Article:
Baseball is a game of numbers. We revel in them as fans. We use them to compare the greats of the game against each other, even when history can’t be compared to the present because of changes to the game. We use numbers to determine how many wins a player is going to give a team. Fans, teams, analysts, writers, all use numbers to justify their arguments in determining a players value. Numbers are an inescapable part of our baseball lives in our every day efforts to explain outcomes that sometimes just can’t be explained.
But what about those things in baseball that can’t be measured? What about the so called intangibles? Things like mound presence, leadership, and in the case of a catcher, the ability to control a pitchers staff. How in fact do we measure the immeasurable? How do we give credit to a player who takes out a shortstop to avoid a double play, that eventually leads to Miguel Cabrera getting an at bat that wins the game?
As precious as numbers are to baseball, they don’t always tell the whole story, especially about catchers. Catchers effect baseball games in more subtle ways than anyone on the diamond. They are involved in every pitch defensively, as well as getting time on the offensive side of things. This, the offensive side, is often where fans and analysts spend much of their focus, because numbers are tangible. We can see them, analyze them, and measure them.
But do numbers matter when it comes to a catcher? How do we go about judging the effectiveness of a player like Alex Avila? Is it about ERA?
Well, I don’t exactly think that is the complete answer, though I do believe ERA shows a comfort level between the pitchers and catcher when there is discrepancy between the starter and the back up.
Ultimately, the game of baseball boils down to wins and losses. That’s what teams are judged on. It is about whether or not teams win the big prize of taking home a World Series title.
Let me do some background here before I get to my end.
Tigers catcher Alex Avila has been under a tremendous amount of fire from Tigers fans this year. At least until recently when his second half offensive surge has begun to get Avila out of Tigers fans’ doghouse. It is no surprise that offense has been the catalyst to the fans beginning to respect Avila once again. After all, in 2011, Avila was one of, if not the best offensive catcher in the game for a year. He likely played at a level above what he is capable of in 2011, but still, the drop off in the past two years offensively has been immense. Every major offensive statistic has seen a drastic drop, and ultimately has affected his overall value.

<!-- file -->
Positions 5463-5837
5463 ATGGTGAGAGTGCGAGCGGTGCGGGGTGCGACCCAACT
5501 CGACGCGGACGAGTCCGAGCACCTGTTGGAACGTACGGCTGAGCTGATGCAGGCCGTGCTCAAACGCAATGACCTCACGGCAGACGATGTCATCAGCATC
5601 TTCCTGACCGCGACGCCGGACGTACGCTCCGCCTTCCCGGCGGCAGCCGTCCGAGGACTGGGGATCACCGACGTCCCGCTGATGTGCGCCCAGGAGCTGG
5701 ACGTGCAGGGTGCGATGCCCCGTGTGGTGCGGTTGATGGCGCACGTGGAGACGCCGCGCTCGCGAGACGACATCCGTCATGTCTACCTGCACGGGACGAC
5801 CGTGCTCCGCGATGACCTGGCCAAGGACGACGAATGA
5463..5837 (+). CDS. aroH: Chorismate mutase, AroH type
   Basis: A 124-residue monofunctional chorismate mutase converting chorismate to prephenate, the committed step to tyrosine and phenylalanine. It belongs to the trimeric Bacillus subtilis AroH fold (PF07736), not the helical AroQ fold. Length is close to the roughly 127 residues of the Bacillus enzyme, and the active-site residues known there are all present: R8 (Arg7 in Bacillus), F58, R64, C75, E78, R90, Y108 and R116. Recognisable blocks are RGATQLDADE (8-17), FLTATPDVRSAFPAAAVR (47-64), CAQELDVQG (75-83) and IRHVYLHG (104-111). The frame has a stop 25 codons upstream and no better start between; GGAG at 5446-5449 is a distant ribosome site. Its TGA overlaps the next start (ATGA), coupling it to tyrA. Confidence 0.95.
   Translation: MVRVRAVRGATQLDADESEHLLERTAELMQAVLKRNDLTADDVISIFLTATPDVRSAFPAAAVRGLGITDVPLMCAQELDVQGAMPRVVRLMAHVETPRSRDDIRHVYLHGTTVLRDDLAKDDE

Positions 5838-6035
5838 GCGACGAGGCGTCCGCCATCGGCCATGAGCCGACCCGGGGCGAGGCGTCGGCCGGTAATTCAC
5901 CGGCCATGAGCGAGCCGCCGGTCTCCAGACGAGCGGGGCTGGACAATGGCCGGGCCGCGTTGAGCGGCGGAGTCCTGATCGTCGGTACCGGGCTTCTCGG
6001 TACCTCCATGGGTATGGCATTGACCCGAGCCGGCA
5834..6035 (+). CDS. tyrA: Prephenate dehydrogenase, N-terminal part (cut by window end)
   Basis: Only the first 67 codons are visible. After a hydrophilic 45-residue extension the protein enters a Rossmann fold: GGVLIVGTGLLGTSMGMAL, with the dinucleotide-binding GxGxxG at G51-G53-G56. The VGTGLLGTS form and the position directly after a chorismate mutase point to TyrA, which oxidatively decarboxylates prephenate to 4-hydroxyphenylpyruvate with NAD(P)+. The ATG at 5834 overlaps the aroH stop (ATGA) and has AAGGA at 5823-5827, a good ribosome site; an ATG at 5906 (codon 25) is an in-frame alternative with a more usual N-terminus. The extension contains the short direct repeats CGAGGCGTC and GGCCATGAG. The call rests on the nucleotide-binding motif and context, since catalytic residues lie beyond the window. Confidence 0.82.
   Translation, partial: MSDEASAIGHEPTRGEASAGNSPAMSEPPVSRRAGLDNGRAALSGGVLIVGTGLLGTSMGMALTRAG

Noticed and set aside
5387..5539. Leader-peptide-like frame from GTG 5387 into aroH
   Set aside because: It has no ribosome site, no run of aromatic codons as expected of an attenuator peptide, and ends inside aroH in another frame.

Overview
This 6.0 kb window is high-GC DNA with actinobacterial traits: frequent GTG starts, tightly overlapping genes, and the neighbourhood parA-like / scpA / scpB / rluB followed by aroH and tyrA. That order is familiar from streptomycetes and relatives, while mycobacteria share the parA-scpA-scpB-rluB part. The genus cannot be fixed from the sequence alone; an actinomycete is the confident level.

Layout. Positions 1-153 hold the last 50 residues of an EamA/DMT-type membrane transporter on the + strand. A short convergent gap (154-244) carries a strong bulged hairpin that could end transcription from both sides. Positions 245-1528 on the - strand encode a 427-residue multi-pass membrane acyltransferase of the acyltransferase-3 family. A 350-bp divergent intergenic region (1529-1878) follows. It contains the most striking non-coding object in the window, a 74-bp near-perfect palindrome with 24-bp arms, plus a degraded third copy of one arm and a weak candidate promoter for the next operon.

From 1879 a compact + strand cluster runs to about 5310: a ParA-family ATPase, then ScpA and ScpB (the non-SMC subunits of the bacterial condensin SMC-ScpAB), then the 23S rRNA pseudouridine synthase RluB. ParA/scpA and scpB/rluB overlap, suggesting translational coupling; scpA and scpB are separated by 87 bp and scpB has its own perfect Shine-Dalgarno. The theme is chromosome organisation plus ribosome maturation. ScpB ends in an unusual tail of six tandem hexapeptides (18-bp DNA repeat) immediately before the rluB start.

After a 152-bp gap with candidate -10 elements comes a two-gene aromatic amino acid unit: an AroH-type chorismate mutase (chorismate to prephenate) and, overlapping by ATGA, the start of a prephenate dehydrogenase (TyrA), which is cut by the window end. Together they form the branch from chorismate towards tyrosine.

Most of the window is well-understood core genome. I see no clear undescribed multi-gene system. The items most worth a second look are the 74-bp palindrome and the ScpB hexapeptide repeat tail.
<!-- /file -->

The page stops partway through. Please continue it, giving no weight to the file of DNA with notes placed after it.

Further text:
Despite Avila’s recent offensive surge, .273 batting average in the second half with an OPS of .831, his overall line is still atrocious at a .198 batting average and an OPS of .628. Couple that with back up Brayan Pena‘s really good offensive season, and you get a lot of fans suggesting that Brayan Pena should receive more time, or maybe even share time with Avila.
That assertion seems completely fair, especially considering when all of the numbers would support such a theory. Pena’s offensive output this season has completely dwarfed Avila’s. Pena in contrast to Avila is hitting .306 this season with an OPS of .753. Pena’s wOBA average would be 7th in all of baseball ahead of respected guys like Matt Wieters and Salvador Perez. His fWAR is 0.5 on the season. Avila’s is zero. Baseball reference is a bit nicer to Avila, his WAR is 0.1 on that site, while Pena once again tops Avila with 0.2 bWAR.
In the case of Alex Avila, the numbers couldn’t be more wrong. His contribution to the Tigers clearly can’t be seen in numbers. It can be seen in the Tigers win/loss record. Overall on the season, the Tigers stand atop the American League Central with a 70-49 record. The Tigers record when Alex Avila doesn’t start the game? It is 23-25. It is 47-24 when he does.
Now, that is a number I can get behind.
We bend numbers every which way in an effort to find out truths about performance on the baseball diamond. And often, we accept them at face value. This isn’t an attack on WAR, or advanced metrics by any means. I often use them myself in articles, and evaluating the performance of players. But sometimes we have to step a take back and remember, baseball is a great game that is more than just numbers. Those intangibles? They really do matter. And they matter more at the catching position than anything else. How else can we explain a catcher who has less WAR, and far less offensive output, having a substantially better win/loss record?
We can’t, because baseball isn’t as simple as we want it to be…and some things just won’t be answered.
The Tigers head into a weekend series with the surging Kansas City Royals without their starting catcher, and make no mistake, despite Brayan Pena and his capability to fill in when needed (this is no knock on him), the Tigers are going to miss Alex Avila.
You know how I know? The wins and losses tell me so.
And in the end, isn’t that all that matters?